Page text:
649848 tn?1534633700

No Weight Loss Benefit to Eating Breakfast

Here's an article from Medscape regarding a study showing that there's no real benefit to eating breakfast when it comes to losing weight. In other words - breakfast may not be the most important meal of the day and skipping it doesn't necessarily mean you'll eat more calories later on:

"Despite long-held beliefs and widespread medical recommendations, breakfast does not appear to have an important role in weight loss after all, with a new meta-analysis showing no evidence that eating breakfast reduces daily caloric intake and weight gain is no worse among those who skip the meal.

"While breakfast has been advocated as the most important meal of the day in the media since 1917, there is a paucity of evidence to support breakfast consumption as a strategy to achieve weight loss, including in adults with overweight or obesity," the authors conclude.

"This systematic review of randomized controlled trials examining weight change in adults consuming or skipping breakfast found no evidence to support the notion that breakfast consumption promotes weight loss or that skipping breakfast leads to weight gain," they add.

In their meta-analysis, Katherine Sievert and colleagues with the School of Public Health and Preventive Medicine, Monash University, Melbourne, Australia, evaluated data from 13 randomized controlled trials, including seven that examined the effect of eating breakfast on weight change (n = 486) and 10 that examined the effect on energy intake (n = 930).

The study was published today in BMJ.

Although there was some inconsistency between studies, overall there was a very small difference in weight favoring participants who skipped breakfast (mean difference, 0.44 kg).

Meanwhile, studies in which participants were assigned to eat breakfast showed they had a higher total daily energy intake than those allocated to skip breakfast (mean difference, 259.79 kcal/day), contrary to theories that not consuming breakfast leads to over-compensation later in the day.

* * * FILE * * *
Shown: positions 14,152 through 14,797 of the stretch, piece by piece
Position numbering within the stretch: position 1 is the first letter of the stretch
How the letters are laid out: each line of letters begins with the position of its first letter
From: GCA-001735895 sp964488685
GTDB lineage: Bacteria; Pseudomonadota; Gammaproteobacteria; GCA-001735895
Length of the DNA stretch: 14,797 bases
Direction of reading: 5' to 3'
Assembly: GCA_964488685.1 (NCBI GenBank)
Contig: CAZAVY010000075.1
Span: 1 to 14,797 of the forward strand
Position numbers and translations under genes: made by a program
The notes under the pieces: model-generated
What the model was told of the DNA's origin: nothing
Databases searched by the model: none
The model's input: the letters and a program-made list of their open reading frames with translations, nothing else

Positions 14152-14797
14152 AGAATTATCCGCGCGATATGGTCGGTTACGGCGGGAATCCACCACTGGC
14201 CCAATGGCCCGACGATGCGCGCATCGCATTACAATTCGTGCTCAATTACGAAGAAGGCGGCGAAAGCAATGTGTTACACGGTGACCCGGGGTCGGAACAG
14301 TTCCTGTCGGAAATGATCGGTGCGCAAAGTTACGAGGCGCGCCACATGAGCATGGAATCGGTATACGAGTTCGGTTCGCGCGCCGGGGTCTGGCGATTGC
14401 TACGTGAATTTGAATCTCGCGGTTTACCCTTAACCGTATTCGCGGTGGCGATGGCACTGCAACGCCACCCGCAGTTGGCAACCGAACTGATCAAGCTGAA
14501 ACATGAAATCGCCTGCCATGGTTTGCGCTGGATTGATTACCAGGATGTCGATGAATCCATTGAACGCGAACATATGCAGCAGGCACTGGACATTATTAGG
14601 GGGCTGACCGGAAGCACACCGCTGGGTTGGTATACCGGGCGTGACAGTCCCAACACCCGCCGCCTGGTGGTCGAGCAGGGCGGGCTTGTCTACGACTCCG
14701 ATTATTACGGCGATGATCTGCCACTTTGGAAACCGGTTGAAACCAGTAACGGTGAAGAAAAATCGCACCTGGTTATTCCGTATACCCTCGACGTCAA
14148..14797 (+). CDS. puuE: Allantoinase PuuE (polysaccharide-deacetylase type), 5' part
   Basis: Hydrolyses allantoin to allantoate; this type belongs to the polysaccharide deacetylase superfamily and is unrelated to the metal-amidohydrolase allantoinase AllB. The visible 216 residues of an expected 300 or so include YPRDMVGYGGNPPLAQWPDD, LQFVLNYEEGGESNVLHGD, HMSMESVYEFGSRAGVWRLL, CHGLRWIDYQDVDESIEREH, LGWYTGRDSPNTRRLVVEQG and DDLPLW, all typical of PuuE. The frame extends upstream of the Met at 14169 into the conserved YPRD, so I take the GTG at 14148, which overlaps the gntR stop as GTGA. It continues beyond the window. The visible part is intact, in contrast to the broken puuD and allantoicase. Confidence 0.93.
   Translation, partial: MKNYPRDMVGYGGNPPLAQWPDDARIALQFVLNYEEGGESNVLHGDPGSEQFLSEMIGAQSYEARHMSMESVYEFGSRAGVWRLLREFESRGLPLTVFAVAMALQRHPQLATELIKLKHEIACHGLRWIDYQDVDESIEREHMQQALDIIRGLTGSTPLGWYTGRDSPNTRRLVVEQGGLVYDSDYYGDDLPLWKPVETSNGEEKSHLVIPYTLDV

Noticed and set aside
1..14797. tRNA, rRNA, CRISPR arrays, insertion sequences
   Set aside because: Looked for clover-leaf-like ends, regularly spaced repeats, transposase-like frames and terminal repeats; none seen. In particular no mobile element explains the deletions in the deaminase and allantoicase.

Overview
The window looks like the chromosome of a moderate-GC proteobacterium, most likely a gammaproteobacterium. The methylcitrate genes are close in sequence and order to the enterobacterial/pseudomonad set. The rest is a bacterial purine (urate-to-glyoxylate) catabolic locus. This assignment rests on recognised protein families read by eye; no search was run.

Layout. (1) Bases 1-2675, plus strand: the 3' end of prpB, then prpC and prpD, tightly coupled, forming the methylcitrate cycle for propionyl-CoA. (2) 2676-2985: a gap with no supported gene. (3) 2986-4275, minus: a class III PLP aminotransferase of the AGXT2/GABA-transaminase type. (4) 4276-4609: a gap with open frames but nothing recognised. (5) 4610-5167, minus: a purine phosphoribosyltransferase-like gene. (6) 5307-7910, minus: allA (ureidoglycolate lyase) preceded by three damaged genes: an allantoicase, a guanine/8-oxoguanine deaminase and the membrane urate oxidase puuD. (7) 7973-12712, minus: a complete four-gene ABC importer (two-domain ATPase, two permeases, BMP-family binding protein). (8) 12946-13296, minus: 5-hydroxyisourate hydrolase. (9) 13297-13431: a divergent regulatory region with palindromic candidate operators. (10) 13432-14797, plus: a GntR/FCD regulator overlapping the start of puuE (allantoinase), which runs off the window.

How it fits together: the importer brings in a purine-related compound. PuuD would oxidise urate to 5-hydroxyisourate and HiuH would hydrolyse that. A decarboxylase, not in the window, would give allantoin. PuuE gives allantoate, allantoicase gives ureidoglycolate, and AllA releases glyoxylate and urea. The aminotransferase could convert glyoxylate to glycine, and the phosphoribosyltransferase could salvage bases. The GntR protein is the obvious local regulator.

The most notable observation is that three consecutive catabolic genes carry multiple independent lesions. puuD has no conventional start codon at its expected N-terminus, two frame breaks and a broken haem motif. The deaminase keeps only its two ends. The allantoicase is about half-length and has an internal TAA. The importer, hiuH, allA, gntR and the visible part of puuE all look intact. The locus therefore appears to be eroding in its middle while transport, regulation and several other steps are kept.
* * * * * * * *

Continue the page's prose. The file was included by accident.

“There was no evidence that skipping breakfast was associated with an increased total daily caloric intake,” say Sievert and colleagues.

In an accompanying editorial, Tim Spector, MD, professor of genetic epidemiology at King's College, London, UK, notes that the "disadvantages of skipping breakfast have now been debunked by several randomized trials," which are examined in the current meta-analysis.

The conclusions were the same as in recent, largely ignored qualitative reviews, he adds, "namely, that no evidence supports the claim that skipping breakfast makes you gain weight or adversely reduces your resting metabolic rate."

Importantly, the overall data underscore that metabolism may simply be more of an individualized concept than has previously been realized, and a "one size fits all" approach may be futile, he says.
Low Quality Studies Included, Interpret Findings With Caution

In their article, Sievert and colleagues explain that much of the previous research linking consumption of breakfast with healthy weight is based on observational studies, but those studies may have important caveats in terms of participants' lifestyle."

The article suggests that there's evidence that fasting may be beneficial for losing weight and that the gut microbiome also play a role.  

You can access the entire article via the following link:

I've read other books and articles suggesting that the gut is one of the most important organs we have and our microbiome determines greatly how healthy we are and how good we feel.  
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Avatar universal
For most of history and still in most of the world breakfast isn't what Americans think of as breakfast.  We have a model that actually only comes from our English forebears.  Most cultures eat pretty much the same food for all three meals, as until some societies became very affluent you ate what you had, not what you wanted.  Breakfast would more likely be some form of grain and some form of legume, if you had them.  But so were the other meals.  I live a very unhealthy and weird schedule due to unique circumstances, but as soon as I moved out of the house at age 17 I've eaten pretty much what I wanted to eat whenever it was time to eat.  While I do eat cereal some days along with a banana and some nuts, other days I have a tofu sandwich and an apple.  When I managed health food stores I just grazed.  In Japan, breakfast might be some miso soup and whatever.  In France, traditionally, breakfast is a small meal of some form of bread and some fruit (and often a giant bowl of coffee).  I take after my Dad, who loved breakfast but didn't eat lunch.  I also only eat two formal meals a day.  I think we change as we age and we change as our circumstances change and if we move to a different culture, we'd eat like they do because that's the food we'd have available to eat.  Whatever works.
Helpful - 0